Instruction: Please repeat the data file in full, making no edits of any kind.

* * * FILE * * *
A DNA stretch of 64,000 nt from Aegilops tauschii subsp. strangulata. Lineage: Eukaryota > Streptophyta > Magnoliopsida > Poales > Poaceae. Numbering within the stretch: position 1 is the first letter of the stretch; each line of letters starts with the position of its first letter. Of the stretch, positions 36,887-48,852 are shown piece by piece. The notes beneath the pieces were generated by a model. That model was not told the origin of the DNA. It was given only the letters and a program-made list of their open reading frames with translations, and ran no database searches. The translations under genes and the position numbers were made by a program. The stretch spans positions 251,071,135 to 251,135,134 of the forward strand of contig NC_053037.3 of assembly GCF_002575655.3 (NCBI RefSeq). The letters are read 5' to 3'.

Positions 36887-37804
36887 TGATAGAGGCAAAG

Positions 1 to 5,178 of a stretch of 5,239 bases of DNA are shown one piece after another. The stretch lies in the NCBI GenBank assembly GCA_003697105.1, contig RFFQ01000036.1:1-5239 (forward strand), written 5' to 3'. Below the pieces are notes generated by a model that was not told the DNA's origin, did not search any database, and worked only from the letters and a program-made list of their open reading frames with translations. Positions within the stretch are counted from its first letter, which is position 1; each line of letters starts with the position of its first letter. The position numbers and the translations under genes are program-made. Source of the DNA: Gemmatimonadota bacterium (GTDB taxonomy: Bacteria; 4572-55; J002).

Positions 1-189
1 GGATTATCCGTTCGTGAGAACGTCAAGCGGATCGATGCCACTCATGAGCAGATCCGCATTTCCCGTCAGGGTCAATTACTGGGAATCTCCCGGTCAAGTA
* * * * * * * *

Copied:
A DNA stretch of 64,000 nt from Aegilops tauschii subsp. strangulata. Lineage: Eukaryota > Streptophyta > Magnoliopsida > Poales > Poaceae. Numbering within the stretch: position 1 is the first letter of the stretch; each line of letters starts with the position of its first letter. Of the stretch, positions 36,887-48,852 are shown piece by piece. The notes beneath the pieces were generated by a model. That model was not told the origin of the DNA. It was given only the letters and a program-made list of their open reading frames with translations, and ran no database searches. The translations under genes and the position numbers were made by a program. The stretch spans positions 251,071,135 to 251,135,134 of the forward strand of contig NC_053037.3 of assembly GCF_002575655.3 (NCBI RefSeq). The letters are read 5' to 3'.

Positions 36887-37804
36887 TGATAGAGGCAAAG

Positions 1 to 5,178 of a stretch of 5,239 bases of DNA are shown one piece after another. The stretch lies in the NCBI GenBank assembly GCA_003697105.1, contig RFFQ01000036.1:1-5239 (forward strand), written 5' to 3'. Below the pieces are notes generated by a model that was not told the DNA's origin, did not search any database, and worked only from the letters and a program-made list of their open reading frames with translations. Positions within the stretch are counted from its first letter, which is position 1; each line of letters starts with the position of its first letter. The position numbers and the translations under genes are program-made. Source of the DNA: Gemmatimonadota bacterium (GTDB taxonomy: Bacteria; 4572-55; J002).

Positions 1-189
1 GGATTATCCGTTCGTGAGAACGTCAAGCGGATCGATGCCACTCATGAGCAGATCCGCATTTCCCGTCAGGGTCAATTACTGGGAATCTCCCGGTCAAGTA